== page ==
Most homeowners choose neutral tones like cream, beige, brown, and gray, but there is a wide range of colors to choose from for your renovation. A recent alternative to pre-colored grout is tintable grout, which can create a custom color for your project.

As you select your grout color, consider these critical factors:

  • Instability – Certain colorants are more unstable. You might choose a bold forest green only to receive a blotchy mess with disappointing color variations. 
  • Contrast – Beware of the contrast between the grout color and the tile or stone. When you apply grout, you smear it across the entire surface of the tile or stone to fill open joints before the mixture cures and hardens. 
  • Shade –  Lighter grout colors can show stains while darker grout fades faster. If applied incorrectly, dark grout can also create discoloration on white tile.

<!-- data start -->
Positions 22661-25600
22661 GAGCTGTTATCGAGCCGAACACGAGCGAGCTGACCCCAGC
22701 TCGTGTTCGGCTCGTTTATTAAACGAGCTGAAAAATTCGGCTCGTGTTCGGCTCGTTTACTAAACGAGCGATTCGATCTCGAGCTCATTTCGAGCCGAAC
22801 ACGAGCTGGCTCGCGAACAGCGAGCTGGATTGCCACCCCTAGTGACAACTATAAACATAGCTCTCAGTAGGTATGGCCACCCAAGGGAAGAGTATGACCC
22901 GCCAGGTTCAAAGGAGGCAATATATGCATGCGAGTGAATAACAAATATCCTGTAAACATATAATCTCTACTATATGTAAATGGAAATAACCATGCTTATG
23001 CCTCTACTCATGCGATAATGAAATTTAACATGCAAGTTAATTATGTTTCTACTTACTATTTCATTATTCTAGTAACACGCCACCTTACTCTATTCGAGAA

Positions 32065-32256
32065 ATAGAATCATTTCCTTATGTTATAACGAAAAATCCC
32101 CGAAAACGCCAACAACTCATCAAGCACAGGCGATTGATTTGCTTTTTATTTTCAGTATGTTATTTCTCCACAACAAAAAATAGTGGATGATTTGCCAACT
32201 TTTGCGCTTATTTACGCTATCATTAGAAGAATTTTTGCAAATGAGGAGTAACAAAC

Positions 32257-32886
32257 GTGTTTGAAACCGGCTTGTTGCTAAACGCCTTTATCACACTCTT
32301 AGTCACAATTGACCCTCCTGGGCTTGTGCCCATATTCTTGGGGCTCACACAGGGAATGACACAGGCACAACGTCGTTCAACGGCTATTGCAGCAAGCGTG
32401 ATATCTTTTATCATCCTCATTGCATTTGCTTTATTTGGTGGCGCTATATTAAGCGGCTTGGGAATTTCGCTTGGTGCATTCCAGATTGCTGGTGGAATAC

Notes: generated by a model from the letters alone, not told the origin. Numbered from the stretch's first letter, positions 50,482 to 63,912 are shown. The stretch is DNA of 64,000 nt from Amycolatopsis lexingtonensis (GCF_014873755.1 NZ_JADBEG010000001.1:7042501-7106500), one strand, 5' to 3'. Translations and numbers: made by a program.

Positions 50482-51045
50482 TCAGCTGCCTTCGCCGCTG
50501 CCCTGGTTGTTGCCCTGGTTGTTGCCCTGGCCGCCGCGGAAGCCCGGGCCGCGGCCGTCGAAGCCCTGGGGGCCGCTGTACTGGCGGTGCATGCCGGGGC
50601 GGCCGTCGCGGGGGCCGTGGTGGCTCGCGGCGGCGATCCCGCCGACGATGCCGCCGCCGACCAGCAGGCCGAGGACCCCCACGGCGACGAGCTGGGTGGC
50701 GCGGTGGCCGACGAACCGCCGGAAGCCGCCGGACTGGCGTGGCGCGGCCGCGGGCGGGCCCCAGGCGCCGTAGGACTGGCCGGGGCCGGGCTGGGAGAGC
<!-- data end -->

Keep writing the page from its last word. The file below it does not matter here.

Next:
• Porosity – A porous tile surface might also absorb the grout’s color additives.

At the end of the day, there is no perfect option. The option that’s right for you is the one that fits your design vision. If you need to contact an expert, a superb source for grout help is our good friends at Custom Building Products. 

Once you’ve chosen your grout color and added it to your tile, seal it to decrease stains and inhibit moisture. Make sure you select the correct type of sealer and wait for it to cure completely before applying grout sealant.

How to Grout Tile

If you’ve chosen your grout color and are ready to tackle your stone or tile project, we’ve got a rundown of the ten steps to follow for grout success. But first, here are the tools and materials you’ll need to use:

  • Tools – The tools you need include a bucket, caulk gun, grout float, margin towel, microfiber towel, putty knife, shop vacuum, tiling sponge, and utility knife.
  • Materials – You’ll also need caulk, grout, and masking tape.  

Once you’ve acquired the appropriate tools and materials, you can commence the grouting process. To begin:

  1. Clean the Grout Joints – Start by vacuuming the grout joints. Scrape the grout joints gently to clean them and then vacuum again.
  2. Add Tape – Before you even mix the grout, apply masking tape to edges, trim or inset tiles, and wall paint to protect them.